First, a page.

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Publication numberUS8044704 B2
Publication typeGrant
Application numberUS 11/814,660
PCT numberPCT/US2006/026674
Publication dateOct 25, 2011
Filing dateJul 7, 2006
Priority dateJul 7, 2006
Also published asCN101449452A, CN101449452B, US20100039165, WO2008005024A1
Publication number11814660, 814660, PCT/2006/26674, PCT/US/2006/026674, PCT/US/2006/26674, PCT/US/6/026674, PCT/US/6/26674, PCT/US2006/026674, PCT/US2006/26674, PCT/US2006026674, PCT/US200626674, PCT/US6/026674, PCT/US6/26674, PCT/US6026674, PCT/US626674, US 8044704 B2, US 8044704B2, US-B2-8044704, US8044704 B2, US8044704B2
InventorsHassan Chaoui
Original AssigneeSemiconductor Components Industries, Llc
Export CitationBiBTeX, EndNote, RefMan
External Links: USPTO, USPTO Assignment, Espacenet
Current controller and method therefor
US 8044704 B2
Abstract
In one embodiment, a current controller is configured to control a value of the current without regulating a voltage formed by the controller.
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Claims(12)
1. A charge pump controller comprising:
a switch matrix having a plurality of switch configuration modes, the switch matrix configured to receive an input voltage and form an output voltage that is a multiple of the input voltage and configured to supply the output voltage and a load current to a load; and
a current controller configured to receive a sense signal that is representative of the load current and form a mode control signal to set an operating mode of the switch matrix responsively to a first value of the load current in order to regulate a value of the load current to a substantially constant value without regulating a value of the output voltage, the current controller further including first and second reference current generators configured to form first and second reference currents that are substantially equal.
2. The charge pump controller of claim 1 wherein the current controller is configured to control a value of the load current to be proportional to one of the first or second reference currents for values of the load current that are less than the first value of the load current.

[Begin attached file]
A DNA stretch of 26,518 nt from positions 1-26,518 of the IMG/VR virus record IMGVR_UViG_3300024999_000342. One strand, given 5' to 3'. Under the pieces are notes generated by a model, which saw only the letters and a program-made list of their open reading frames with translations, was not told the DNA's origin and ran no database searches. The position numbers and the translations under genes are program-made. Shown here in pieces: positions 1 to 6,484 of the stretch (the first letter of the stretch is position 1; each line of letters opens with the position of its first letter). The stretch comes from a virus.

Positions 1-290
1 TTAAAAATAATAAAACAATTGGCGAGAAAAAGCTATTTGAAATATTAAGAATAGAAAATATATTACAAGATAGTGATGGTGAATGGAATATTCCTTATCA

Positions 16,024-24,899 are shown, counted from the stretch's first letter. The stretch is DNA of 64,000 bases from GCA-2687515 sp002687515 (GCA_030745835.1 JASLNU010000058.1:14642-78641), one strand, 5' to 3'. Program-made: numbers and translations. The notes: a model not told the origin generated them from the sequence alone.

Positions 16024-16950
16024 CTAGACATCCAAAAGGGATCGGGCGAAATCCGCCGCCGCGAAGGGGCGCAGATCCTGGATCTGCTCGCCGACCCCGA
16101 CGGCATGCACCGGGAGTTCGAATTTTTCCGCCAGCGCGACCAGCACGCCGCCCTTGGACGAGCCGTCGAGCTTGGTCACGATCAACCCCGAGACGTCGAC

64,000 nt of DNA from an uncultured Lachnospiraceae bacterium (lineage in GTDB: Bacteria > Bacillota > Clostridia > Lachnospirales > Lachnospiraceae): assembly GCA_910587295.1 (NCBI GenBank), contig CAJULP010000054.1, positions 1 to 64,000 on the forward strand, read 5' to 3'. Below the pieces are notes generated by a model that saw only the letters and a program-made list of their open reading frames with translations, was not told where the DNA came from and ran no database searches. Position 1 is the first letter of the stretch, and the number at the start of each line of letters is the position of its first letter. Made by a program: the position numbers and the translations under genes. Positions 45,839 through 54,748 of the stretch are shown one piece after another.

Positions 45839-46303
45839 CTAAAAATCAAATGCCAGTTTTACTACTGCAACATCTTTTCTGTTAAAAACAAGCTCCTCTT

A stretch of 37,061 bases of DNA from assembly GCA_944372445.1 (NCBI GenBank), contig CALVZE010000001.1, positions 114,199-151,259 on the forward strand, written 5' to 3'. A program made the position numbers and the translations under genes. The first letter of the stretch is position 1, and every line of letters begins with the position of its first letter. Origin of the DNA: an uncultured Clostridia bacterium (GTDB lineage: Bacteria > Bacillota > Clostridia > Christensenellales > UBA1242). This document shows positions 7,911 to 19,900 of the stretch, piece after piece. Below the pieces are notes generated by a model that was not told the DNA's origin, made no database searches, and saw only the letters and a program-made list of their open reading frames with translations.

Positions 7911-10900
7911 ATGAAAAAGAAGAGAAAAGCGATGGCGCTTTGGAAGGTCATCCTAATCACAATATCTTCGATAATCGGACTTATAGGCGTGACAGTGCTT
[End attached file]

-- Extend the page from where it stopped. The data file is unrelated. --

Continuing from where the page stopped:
3. The charge pump controller of claim 1 wherein the current controller includes a first input device configured to receive the first reference current,
a second input device operably coupled to receive the second reference current and responsively control the first input device to form a reference voltage.
4. The charge pump controller of claim 3 further including a reference device operably coupled to receive the reference voltage and the first reference current and responsively control an output device to form an output current that is proportional to the first reference current.
5. The charge pump controller of claim 4 wherein the first input device includes a first transistor having a first current carrying electrode coupled to receive the first reference current, a second current carrying electrode coupled to provide the reference voltage, and a control electrode.
6. The charge pump controller of claim 1 wherein the current controller is configured to control the load current that flows through the load of a light emitting diode.
7. A charge pump controller comprising:
a switch matrix having a plurality of switch configuration modes, the switch matrix configured to receive an input voltage and form an output voltage that is a multiple of the input voltage and configured to supply the output voltage and a load current to a load; and
a current controller configured to receive a sense signal that is representative of the load current and form a mode control signal to set an operating mode of the switch matrix responsively to a first value of the load current in order to regulate a value of the load current to a substantially constant value without regulating a value of the output voltage, the current controller including a first input device configured to receive a first reference current, a second input device operably coupled to receive a second reference current that is substantially equal to the first reference current and responsively control the first input device to form a reference voltage wherein the first input device includes a first transistor having a first current carrying electrode coupled to receive the first reference current, a second current carrying electrode coupled to provide the reference voltage, and a control electrode, and wherein the first input device includes a second transistor having a first current carrying electrode coupled to receive the second reference current, a second current carrying electrode coupled to receive the sense signal, and a control electrode coupled to the control electrode of the first transistor and to the first current carrying electrode of the second transistor.